How to avoid harmful tropes when creating your character
When you’re trying to figure out if something is harmful, ask yourself these questions:
- Am I treating this character as a multi-dimensional human or am I reducing them to their symptoms?
- Am I only writing about how scary/dangerous/annoying their symptoms are to other people?
- Am I excusing bad treatment towards the character because of their mental illness? Do other characters get away with hurting them?
- Is my writing based on what I’ve seen in existing media or have I taken the time to learn from real people?
Some examples of harmful tropes include violent mentally ill people being scary to other people, portraying women with personality disorders as sexually promiscuous and therefore bad and therefore deserving whatever happens to them, and any trivialization of real symptons that can be really debilitating to actual people living with them (e.g. having to have things the certain way when someone has OCD).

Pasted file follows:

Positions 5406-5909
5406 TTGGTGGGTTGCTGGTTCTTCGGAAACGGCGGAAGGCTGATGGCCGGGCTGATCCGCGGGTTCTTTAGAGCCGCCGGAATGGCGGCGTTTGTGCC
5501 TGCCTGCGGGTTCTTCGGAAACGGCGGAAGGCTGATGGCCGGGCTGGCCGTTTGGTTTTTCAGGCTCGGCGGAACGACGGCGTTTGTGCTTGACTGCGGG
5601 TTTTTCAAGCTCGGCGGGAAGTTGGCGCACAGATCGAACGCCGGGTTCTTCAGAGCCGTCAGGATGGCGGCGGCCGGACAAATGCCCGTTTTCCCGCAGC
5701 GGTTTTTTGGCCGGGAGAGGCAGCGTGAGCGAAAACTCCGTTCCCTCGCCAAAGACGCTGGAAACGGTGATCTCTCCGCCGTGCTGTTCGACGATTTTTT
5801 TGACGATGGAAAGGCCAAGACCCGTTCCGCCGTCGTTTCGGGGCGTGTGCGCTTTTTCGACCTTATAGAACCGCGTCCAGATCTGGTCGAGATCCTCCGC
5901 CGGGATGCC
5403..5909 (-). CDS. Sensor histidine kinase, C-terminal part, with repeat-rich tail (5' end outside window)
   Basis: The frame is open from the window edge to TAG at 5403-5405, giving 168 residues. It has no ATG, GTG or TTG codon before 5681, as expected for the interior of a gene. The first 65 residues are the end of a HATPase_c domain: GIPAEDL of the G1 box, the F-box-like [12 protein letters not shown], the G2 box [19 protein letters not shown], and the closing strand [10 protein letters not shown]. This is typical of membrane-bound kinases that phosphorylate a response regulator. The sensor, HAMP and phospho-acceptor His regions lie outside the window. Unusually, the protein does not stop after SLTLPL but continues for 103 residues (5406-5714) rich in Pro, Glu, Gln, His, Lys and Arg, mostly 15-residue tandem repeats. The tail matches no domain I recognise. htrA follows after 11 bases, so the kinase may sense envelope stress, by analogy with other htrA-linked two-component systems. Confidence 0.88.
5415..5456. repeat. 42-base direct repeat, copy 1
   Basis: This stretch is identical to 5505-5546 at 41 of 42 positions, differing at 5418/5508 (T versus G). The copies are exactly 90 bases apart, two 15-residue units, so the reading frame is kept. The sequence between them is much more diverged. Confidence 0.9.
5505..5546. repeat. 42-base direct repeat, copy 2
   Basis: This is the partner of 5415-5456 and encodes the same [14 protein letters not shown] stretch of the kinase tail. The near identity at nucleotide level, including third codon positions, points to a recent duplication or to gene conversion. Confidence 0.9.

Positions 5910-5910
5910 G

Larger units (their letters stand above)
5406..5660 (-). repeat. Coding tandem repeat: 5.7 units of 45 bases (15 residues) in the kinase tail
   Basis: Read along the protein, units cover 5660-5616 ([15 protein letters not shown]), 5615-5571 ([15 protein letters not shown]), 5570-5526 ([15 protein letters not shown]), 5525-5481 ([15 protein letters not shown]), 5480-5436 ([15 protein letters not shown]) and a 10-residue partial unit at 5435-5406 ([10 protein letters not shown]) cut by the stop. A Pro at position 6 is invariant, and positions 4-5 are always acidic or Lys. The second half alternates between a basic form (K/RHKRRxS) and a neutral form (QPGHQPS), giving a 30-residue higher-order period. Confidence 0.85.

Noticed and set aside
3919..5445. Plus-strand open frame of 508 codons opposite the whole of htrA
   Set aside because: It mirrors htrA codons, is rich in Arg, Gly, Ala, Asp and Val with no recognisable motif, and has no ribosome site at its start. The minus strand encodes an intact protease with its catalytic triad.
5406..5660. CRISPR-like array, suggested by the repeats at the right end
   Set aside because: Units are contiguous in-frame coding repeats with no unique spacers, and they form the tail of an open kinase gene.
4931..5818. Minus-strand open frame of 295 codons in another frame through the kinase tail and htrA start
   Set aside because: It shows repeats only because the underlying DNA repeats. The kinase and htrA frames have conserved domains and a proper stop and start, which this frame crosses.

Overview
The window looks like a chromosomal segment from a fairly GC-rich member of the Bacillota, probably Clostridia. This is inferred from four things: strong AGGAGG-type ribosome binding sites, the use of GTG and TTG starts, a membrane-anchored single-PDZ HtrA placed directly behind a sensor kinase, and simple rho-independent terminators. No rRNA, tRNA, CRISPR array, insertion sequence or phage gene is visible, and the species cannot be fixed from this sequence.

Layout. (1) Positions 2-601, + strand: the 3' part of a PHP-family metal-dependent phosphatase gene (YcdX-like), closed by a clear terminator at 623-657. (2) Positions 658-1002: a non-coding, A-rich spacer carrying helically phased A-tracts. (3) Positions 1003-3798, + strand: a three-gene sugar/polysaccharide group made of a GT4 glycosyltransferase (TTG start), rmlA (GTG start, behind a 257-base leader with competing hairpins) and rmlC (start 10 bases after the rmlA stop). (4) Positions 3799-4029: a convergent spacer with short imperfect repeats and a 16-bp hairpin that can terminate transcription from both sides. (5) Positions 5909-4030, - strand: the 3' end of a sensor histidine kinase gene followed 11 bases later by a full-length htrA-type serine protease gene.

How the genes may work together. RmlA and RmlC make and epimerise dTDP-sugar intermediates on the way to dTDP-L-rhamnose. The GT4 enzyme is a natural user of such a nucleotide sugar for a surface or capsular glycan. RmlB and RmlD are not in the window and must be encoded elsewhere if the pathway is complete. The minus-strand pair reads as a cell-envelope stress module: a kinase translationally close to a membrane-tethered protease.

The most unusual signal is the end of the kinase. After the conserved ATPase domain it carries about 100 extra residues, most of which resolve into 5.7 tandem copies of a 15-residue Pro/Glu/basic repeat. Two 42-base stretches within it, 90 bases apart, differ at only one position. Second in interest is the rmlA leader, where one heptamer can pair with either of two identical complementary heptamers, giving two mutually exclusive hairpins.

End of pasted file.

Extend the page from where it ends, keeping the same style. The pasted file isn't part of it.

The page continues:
This TV Tropes article includes some examples of bad mental illness tropes in media, though don’t get sucked into that site until you’ve finished reading this post! I don’t want you to get lost.
Seriously, we’re not scary
You might be protesting about mentally ill people not being scary, because there are violent mentally ill people in the world and you are scared of them. Poor you! Just consider this: the symptoms that are scary for you are most likely more frightening for the people suffering from them.
According to horror movies, what is one of the scariest places to be in at night? An abandoned INSANE ASULYM, of course. The ghost of a deranged man will come and eat your liver! Watch out!! Do you know who is more likely to experience traumatic and frightening things at a mental hospital, though? The patients. The history of treating mental illness is not full of kindness.
Here are some things that are actually scary:
- Unsympathetic bureaucracy. Rather not lose your house when you’re too ill to work? Too bad.
- Using politics as an excuse to kill innocent people, including children. This is called “war” and it happens all the time, usually by apparently mentally sound men who never actually have to fight in the wars they start.